Court, agencies discuss fire

Posted on July 25th in News

Farm-dwelling application approved

By Randy Parks
Burns Times-Herald

In the aftermath of the Miller Homestead Fire, representatives from several agencies and the governor’s office attended the Harney County Court meeting on Wednesday, July 18, to discuss the fire suppression activities and the options available to help those affected by the blaze.

Judge Steve Grasty noted that the maps showed the fire more than doubled in one day, growing from about 68,000 acres to more than 158,000 on July 12, and the firefighters “did a commendable job” of battling the blaze.

Grasty thanked the Malheur National Wildlife Refuge for opening their gates to allow cattle into the fields to escape harm, and he complimented the county road department for their help, including using a caterpillar to “ring” power poles.

On Tuesday, July 17, Governor John Kitzhaber declared a state of emergency in both Harney and Malheur counties to expedite assistance and Grasty added that on July 12, Harney County was designated as a primary natural disaster area regarding drought by U.S. Secretary of Agriculture Tom Vilsack. The court then agreed to sign a declaration of local disaster and state of emergency in the county to provide assistance and resources for both the immediate and longer terms of the people, land and wildlife.

Cameron Smith from the governor’s office said the fire was one of the largest in state history, it burned with different dynamics than a forest fire and there was heavy dependence on the Bureau of Land Management (BLM) and rangeland fire units to fight the fire. “It was citizens helping citizens,” Smith said.

Smith stated the focus now turns to the agricultural and economic concerns, including agencies working together for water, land, fences, livestock and people’s needs. “There is a significant cost to the counties, but I don’t think it meets FEMA (Federal Emergency management Agency) requirements,” Smith said. “But there are other avenues and immediate disaster relief resources. You just have to get all the right players in.”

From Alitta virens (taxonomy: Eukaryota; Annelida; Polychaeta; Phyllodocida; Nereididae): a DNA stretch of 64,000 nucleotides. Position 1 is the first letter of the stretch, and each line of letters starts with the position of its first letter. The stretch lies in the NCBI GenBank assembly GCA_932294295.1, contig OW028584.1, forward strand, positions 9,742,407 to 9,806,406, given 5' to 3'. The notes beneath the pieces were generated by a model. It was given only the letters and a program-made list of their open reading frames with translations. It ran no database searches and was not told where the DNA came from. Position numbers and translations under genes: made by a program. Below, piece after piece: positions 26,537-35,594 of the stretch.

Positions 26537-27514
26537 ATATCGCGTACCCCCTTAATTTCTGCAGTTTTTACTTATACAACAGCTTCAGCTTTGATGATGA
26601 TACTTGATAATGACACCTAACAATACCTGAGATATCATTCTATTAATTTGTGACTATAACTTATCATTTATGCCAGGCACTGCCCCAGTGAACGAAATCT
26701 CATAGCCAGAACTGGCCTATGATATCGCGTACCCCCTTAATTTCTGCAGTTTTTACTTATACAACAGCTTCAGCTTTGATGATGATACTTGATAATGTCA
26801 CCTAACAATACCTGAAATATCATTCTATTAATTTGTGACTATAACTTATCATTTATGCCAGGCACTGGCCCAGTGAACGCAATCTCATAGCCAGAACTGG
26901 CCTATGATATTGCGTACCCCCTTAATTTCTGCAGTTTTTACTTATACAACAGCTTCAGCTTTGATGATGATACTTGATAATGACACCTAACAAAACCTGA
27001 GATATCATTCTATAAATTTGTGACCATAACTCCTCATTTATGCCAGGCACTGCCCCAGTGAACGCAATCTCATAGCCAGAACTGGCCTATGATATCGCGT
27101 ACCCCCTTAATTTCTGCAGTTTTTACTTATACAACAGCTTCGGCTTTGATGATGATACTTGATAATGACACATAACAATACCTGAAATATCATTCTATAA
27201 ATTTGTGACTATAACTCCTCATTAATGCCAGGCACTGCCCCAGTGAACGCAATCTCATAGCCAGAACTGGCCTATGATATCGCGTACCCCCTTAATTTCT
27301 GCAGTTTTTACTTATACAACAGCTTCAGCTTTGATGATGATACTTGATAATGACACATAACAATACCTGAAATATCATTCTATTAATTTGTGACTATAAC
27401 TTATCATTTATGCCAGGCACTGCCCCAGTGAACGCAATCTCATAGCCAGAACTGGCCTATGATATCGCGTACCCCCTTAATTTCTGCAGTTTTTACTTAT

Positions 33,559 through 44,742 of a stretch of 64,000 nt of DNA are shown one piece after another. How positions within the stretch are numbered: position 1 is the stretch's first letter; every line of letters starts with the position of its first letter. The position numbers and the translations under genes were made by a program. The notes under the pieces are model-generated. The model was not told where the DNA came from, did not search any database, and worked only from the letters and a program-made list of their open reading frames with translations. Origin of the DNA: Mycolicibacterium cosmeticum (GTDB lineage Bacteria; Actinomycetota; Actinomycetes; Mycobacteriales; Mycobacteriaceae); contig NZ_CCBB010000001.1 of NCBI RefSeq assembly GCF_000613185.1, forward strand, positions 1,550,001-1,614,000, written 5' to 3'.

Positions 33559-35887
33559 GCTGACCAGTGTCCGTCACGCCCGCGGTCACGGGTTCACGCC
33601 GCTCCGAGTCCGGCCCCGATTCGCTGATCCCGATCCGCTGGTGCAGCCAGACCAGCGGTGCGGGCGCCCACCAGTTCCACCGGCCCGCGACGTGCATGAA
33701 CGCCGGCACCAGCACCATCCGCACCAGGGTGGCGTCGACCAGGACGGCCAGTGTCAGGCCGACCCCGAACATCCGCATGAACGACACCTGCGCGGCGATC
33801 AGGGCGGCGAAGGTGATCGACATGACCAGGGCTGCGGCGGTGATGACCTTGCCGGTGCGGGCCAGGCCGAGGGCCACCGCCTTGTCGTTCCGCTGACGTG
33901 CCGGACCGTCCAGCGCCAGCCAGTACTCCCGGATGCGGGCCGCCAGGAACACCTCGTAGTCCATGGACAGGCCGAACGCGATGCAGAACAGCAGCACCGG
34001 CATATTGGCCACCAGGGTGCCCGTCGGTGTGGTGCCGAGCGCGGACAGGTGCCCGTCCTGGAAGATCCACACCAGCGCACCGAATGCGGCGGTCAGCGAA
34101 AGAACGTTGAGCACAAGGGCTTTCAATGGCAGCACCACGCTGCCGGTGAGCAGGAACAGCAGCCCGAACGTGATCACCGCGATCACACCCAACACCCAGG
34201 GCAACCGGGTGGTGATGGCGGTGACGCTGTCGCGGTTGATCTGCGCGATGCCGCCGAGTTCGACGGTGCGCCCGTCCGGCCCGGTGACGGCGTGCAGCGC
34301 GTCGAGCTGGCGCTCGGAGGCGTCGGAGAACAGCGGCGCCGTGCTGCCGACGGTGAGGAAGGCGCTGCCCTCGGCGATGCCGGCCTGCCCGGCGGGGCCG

Grasty said the county lost three bridges that were not insured and by by one estimate, up to 250 miles of fence suffered damage.

Charles Newhouse with the Farm Service Agency explained some programs available to ranchers for assistance including the Emergency Conservation Program (ECP). He added that if the Farm Bill, currently in Congress, is passed, it would open up payment for loss of pasture and livestock.

There was some discussion on NAP (Non-Insured Assistance Program) or pasture insurance, and Newhouse said if ranchers purchase NAP for next year, they may qualify for payments for loss of pasture from the fire.

Commissioner Dan Nichols was concerned that these programs were good for the longer term, but the reality of the situation is that the ranchers need help keeping their businesses going now. “These guys are in big trouble with non-use of pastures for two or three years,” Nichols said. “And they’ve got to get fencing back.”

Grasty then suggested that maybe someone could get a small business going to help build fences and the county could possibly help that enterprise with economic development funds.

In regards to helping ranchers now, Grasty stated that about five or six ranchers got hit the hardest and they are already out there working to stay afloat. “They’re way ahead of us,” Grasty said. “They don’t want government hand-outs, so how do we help and not be in their way?”

Nichols proposed setting up some sort of program to generate interest in providing forage and/or pasture for cattle. They agreed that if local hay producers or landowners would be interested in getting involved, they could contact the county court.